Ukrainian President Volodymyr Zelenskyy on Friday spoke via video conference with the UK-based think tank Chatham House and accused Moscow of torturing the civilian population of Ukraine's southeastern Mariupol city but also insisted that not all bridges with Russia were burned.
He also invited German Chancellor Olaf Scholz to Kyiv, saying Ukraine’s door was open despite tensions between the two countries over Berlin’s allegedly lukewarm support for Ukraine in the face of Russia’s war on Ukraine.
In his opening remarks, Zelenskyy said Russia was blackmailing the world with graphic descriptions of how Moscow could deploy its nuclear arsenal as a means to avoid accountability for its "war crimes."
He said Russia was acting with impunity because it believed Western businesses would eventually return to it.
The Ukrainian president said Russia was purposefully destabilizing international foodstuff markets by capturing some Ukrainian seaports.
This would affect the Middle Eastern, African, and other developing countries the most, he added, saying “the neediest will suffer.”
Zelenskyy also said Russia was seeking to sow political chaos in other countries, because those on lower incomes and even the middle classes would be affected the most by rising food prices.
He continued by saying that while some countries saw "the invasion" as a bilateral affair between Russia and Ukraine, now “the picture is seen differently.”
Ukraine was every day looking for humanitarian corridors and diplomatic solutions to end the war, but “cannot feel any willingness on the Russian side to end it,” he added.
He said the response to "Russia’s invasion" should have been “instantaneous,” but instead, Zelenskyy added, Ukraine found itself discussing the “same things over and over again” -- including oil embargoes, bank sanctions, and weapons.
The international security architecture should be reformed so that states that are victims of aggression receive support within 24 hours, he said.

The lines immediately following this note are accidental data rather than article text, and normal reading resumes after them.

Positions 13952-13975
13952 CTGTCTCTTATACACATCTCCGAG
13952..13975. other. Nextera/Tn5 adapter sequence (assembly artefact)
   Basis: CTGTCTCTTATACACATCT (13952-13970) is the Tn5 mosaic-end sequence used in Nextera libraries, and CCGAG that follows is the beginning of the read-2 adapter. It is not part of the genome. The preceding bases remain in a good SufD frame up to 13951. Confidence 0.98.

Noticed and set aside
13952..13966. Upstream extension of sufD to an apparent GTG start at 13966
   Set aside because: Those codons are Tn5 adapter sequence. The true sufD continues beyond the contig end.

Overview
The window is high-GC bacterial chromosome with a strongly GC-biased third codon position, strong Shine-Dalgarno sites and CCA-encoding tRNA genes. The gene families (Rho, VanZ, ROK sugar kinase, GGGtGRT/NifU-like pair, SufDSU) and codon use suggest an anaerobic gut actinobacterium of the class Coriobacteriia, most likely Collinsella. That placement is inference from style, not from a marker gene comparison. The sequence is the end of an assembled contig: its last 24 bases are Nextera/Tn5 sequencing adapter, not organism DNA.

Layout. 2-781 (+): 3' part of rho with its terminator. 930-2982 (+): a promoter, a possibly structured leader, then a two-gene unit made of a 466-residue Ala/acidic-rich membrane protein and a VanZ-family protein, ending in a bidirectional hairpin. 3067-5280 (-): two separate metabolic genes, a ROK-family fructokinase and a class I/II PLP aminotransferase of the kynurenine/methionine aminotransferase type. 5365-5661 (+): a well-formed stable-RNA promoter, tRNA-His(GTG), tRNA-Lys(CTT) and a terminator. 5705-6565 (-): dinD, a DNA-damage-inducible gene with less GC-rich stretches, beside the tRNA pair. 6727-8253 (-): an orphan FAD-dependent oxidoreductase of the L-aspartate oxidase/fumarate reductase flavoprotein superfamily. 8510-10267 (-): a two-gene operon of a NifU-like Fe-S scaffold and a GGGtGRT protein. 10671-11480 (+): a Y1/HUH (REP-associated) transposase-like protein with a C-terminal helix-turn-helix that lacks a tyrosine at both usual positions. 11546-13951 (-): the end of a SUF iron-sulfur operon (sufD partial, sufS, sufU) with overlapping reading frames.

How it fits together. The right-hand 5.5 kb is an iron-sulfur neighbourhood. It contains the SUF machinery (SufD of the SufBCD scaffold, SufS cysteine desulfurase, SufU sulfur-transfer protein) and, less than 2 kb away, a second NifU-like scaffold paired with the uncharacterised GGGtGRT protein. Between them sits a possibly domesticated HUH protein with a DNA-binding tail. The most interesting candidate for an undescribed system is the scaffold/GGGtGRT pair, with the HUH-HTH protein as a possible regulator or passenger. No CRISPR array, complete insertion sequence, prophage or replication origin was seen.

The event, organized by the Chatham House Ukraine Forum, was chaired by Robin Niblett, the head of the Chatham House.
Niblett asked Zelenskyy if he was surprised by how united Ukrainians were, and the ferocity of their resistance.
“I’ve always been convinced our people are strong,” Zelenskyy replied, describing Ukrainians as a fist that clenched and hit back against Russia. He said most normal people in most countries would rally together to defend their families and homes in the face of an invasion, and that he was happy Ukrainians had the strength to do so.
Niblett asked the Ukrainian president if anything could be done to stop Russia from taking Mariupol, a strategic seaport city, and that if it fell to the Russians how that would change the shape of the war.
Zelenskyy described in depressing detail the humanitarian situation in the city. He said events there were a form of blockade, with starvation used as a weapon of torture.
"It’s not human," he said of the Russian military’s treatment of people.
Zelenskyy said people are not just being killed by the war, but also tortured to death as both international and Ukrainian organizations cannot send food and water to the people of Mariupol.
He said that before the war began, Ukraine and Russia were good neighbors with mixed families on both sides of the border. This situation changed now, he said, blaming Russia's intelligence apparatus for creating hatred against Ukraine.
Zelenskyy said Mariupol is already completely destroyed, so there was nothing in reality for Russia to take. He said weapons could stop Moscow taking this region, and that Russia would continue to militarily advance until the point Ukraine stopped it.
Asked what was the minimum that Ukraine could accept in a peace deal with Russia, Zelenskyy made clear that he was “the elected president of Ukraine, not mini-Ukraine.”
He said talks were needed to stop the killing, and diplomacy could be used to regain the occupied territories.